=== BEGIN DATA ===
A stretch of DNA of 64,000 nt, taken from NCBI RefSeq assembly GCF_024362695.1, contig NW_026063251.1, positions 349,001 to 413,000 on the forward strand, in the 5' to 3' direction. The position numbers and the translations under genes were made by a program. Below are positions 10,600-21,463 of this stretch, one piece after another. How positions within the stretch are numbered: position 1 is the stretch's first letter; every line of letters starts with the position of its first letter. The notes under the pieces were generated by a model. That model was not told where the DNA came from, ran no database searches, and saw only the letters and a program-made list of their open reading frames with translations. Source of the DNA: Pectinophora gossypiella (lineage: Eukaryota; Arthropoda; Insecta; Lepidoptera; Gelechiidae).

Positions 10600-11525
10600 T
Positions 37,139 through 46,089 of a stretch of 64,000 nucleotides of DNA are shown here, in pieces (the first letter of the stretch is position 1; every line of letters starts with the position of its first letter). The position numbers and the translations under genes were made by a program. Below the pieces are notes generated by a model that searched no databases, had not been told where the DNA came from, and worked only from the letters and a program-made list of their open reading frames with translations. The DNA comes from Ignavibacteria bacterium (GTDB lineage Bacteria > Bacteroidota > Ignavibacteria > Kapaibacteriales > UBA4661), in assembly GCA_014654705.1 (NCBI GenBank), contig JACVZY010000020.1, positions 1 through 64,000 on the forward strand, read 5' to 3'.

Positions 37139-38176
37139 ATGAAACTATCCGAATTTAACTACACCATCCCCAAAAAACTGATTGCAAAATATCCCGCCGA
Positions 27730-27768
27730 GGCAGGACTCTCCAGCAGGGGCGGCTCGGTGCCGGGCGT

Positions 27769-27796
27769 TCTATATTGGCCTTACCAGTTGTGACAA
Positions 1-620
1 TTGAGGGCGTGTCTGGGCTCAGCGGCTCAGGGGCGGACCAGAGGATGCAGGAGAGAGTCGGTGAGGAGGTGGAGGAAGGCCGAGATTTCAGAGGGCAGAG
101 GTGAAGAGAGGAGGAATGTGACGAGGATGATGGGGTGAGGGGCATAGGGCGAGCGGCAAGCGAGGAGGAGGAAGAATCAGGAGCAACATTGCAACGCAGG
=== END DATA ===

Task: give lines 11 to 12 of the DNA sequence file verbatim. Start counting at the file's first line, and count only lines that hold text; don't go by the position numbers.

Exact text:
Positions 1-620
1 TTGAGGGCGTGTCTGGGCTCAGCGGCTCAGGGGCGGACCAGAGGATGCAGGAGAGAGTCGGTGAGGAGGTGGAGGAAGGCCGAGATTTCAGAGGGCAGAG